Mar 142013
 

John Roderick recently lamented that “Punk Rock is Bullshit” at Seattle Weekly, writing,

For those of us who grew up in the shadow of the baby boom, force-fed the misremembered vainglory of Woodstock long after most hippies had become coked-out, craven yuppies on their way to becoming paranoid neo-cons, punk rock provided a corrective dose of hard truth. Punk was ugly and ugly was true, no matter how many new choruses the boomers added to their song of self-praise. It was this perceived honesty that we, the nascent Generation X, feared and worshipped. But over time punk swelled into a Stalinistic doctrine of self-denial that stunted us. The yuppies kept sucking, but by clinging to punk we started to suck too.

At SF Weekly, Manjula Martin responded with “The Jazz Age Is Bullshit,” a nice bit of satire on Roderick’s piece and an enjoyable skewering of generational nostalgia (to my mind). Martin writes,

We took this music, which was different and new and hated by our parents, and developed it into a vibrant youth subculture based on one core principle: to rebel against the prevailing social and political standards, and to do it by partying hard on the dance floor and wearing clothing with a new aesthetic. But man, it turned out that once I got a little bit older, the Jazz Age totally disappointed me. And now jazz means something different than it did almost a century ago when I discovered it. Now, young kids get into jazz who don’t even know what jazz really stood for. Jazz has failed us. So can we finally admit to ourselves that the Jazz Age was bullshit? Because it was. Here’s why:

It seems like something our students might be engaged by, as part of discussions of countering and/or taking an approach in WR101, or in WR121 sections in which music and pop culture are the foci.

Feb 142013
 
Many of the old practices and standards, and safeguards, of the publishing business have gone by the wayside over these past decades, at the same as the newspaper business has shrunk, and newspapers and publishing houses have gutted their staffs of editors, proofreaders, fact checkers. Reviewing books is an important part of a writer’s community, and grows more important as you grow in prominence.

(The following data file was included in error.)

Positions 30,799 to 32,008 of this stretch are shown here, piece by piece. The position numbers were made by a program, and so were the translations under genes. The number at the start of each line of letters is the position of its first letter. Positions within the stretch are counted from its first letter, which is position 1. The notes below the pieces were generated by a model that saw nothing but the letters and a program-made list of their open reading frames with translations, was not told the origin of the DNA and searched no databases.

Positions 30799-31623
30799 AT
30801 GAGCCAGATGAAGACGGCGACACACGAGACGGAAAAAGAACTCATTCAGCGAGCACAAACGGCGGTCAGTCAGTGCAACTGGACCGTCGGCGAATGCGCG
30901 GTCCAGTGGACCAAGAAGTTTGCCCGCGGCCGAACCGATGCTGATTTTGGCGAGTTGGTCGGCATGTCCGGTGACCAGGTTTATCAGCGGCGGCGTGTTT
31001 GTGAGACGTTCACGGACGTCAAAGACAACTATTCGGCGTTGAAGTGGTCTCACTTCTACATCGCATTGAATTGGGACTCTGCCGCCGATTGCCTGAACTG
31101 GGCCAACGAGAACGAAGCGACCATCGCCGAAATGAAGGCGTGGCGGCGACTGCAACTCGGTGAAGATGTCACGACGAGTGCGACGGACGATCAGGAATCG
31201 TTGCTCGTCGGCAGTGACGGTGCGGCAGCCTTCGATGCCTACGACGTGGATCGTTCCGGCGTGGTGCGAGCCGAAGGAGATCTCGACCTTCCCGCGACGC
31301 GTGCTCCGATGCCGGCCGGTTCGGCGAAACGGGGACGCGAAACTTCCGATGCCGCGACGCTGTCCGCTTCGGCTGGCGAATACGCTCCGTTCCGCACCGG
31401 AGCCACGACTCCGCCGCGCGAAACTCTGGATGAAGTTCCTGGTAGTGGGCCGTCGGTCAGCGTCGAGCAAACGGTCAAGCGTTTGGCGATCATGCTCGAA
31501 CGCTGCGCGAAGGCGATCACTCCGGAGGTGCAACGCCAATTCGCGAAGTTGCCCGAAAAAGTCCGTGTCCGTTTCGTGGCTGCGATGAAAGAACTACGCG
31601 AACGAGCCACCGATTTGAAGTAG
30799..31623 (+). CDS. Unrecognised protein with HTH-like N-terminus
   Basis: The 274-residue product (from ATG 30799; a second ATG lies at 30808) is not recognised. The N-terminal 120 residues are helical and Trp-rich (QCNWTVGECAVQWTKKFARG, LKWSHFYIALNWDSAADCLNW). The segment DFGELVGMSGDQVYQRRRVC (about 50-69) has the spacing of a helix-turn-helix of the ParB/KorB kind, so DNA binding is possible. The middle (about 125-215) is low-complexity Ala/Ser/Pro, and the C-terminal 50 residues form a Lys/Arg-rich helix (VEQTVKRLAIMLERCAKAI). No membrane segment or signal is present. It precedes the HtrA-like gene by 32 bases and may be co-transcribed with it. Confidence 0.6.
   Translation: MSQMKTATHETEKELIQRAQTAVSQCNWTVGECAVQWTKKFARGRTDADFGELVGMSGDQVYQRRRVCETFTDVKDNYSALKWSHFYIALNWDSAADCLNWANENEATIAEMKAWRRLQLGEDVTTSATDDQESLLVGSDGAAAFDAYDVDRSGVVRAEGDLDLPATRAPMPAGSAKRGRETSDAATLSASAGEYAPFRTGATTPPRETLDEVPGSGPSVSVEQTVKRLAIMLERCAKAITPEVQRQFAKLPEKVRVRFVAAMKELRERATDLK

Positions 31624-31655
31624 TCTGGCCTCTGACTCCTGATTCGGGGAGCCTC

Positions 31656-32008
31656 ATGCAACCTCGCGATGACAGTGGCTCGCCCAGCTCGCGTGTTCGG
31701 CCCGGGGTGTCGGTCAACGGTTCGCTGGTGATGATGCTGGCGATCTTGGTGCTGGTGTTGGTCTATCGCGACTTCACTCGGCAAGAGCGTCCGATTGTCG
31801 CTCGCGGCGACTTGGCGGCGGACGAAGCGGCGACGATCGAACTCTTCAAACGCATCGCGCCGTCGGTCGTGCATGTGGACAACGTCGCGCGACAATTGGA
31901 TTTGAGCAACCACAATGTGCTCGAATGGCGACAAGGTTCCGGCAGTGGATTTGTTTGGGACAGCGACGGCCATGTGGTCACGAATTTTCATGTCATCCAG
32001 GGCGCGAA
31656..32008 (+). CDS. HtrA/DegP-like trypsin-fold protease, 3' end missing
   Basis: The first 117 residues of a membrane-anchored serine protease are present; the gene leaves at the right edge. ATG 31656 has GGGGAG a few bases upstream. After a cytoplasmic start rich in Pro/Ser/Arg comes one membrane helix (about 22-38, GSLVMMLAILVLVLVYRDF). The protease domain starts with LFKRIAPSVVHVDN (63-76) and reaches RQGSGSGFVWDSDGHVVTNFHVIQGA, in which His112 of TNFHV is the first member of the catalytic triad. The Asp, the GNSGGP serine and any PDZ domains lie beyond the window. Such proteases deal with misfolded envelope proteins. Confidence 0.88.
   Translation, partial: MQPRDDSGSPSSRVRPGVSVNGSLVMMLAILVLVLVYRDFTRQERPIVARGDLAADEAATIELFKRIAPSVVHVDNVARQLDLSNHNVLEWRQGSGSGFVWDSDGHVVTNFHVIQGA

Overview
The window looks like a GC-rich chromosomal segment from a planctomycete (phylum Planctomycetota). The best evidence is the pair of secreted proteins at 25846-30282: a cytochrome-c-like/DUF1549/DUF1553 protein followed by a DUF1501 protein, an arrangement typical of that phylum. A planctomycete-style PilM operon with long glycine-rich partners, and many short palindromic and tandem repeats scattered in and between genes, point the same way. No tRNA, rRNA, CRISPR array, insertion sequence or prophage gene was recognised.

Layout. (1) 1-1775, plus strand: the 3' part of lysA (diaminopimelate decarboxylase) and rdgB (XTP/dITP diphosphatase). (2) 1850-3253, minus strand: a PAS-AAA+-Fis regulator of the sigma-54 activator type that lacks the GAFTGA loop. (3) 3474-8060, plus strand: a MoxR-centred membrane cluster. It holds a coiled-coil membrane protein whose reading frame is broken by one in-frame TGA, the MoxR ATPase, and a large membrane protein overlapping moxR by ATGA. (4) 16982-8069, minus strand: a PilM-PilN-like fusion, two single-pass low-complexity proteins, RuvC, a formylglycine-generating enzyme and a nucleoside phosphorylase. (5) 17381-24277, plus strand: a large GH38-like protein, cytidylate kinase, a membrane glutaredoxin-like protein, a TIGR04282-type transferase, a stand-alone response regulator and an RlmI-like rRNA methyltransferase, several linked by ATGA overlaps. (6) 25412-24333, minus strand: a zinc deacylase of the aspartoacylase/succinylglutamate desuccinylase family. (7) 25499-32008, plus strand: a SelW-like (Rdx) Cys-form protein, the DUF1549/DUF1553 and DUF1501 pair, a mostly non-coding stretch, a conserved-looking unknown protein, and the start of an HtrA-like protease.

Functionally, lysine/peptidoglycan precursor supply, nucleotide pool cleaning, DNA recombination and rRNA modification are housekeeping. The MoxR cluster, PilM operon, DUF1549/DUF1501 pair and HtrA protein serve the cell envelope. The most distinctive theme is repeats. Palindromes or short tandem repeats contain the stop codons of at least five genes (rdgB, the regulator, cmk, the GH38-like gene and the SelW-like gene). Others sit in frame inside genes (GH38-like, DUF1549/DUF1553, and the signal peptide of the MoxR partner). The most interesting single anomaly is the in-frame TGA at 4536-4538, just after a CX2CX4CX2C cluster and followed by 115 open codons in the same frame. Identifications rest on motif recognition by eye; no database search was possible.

@Literary Citizenship

The course blog for the “literary citizenship” course being taught by Cathy Day at Ball State University has posted some great resources for writers recently (this one on literary generosity in particular is something anyone aiming toward publication should read). The post excerpted above, a conversation between Day and experienced book reviewer David Walton, could be a good resource for those of you teaching the review as one of your genres in WR121, to help students understand why reviews and reviewing matter.

In a related — if more comic (or perhaps tragic?) — vein, you might also share with them Lincoln Michel’s “book report on Moby-Dick constructed from random sentences in negative Amazon and Goodreads reviews”, as an example of playing with genre.

Jan 302013
 

With her delicate features, blue eyes, and blonde hair, Carrie Preston could double as a porcelain doll, but she hardly handles life with kid gloves. Halfway through an early morning lecture on The Invention of Heterosexuality and Homosexuality in an Introduction to Women’s Studies class, Preston tells students about the practice of pederasty in ancient Athens, in which Greek men developed relationships with adolescent boys they chose as sexual partners and mentored. The practice was completely accepted at the time, she notes, because sex was about power and virility. That’s hard to imagine in today’s world, where Penn State football coach Jerry Sandusky’s sexual contact with young boys led to his imprisonment and a raft of lawsuits against the school.

@ BU Today

For those who teach the profile as one of their genres in WR121, this could be a useful classroom example — not necessarily for the profile itself, but for the comment discussion about how our “default” approaches to description reflect gendered complications.

Dec 232012
 

The nation might be in a better position to act if medical and public health researchers had continued to study these issues as diligently as some of us did between 1985 and 1997. But in 1996, pro-gun members of Congress mounted an all-out effort to eliminate the National Center for Injury Prevention and Control at the Centers for Disease Control and Prevention (CDC). Although they failed to defund the center, the House of Representatives removed $2.6 million from the CDC’s budget—precisely the amount the agency had spent on firearm injury research the previous year. Funding was restored in joint conference committee, but the money was earmarked for traumatic brain injury. The effect was sharply reduced support for firearm injury research.

@ JAMA

A teachable but tragic case study of how research and its presentation are never “pure” but occur within social contexts (economics, politics, etc.), something I hope my students take to heart by the conclusion of a semester in WR121.

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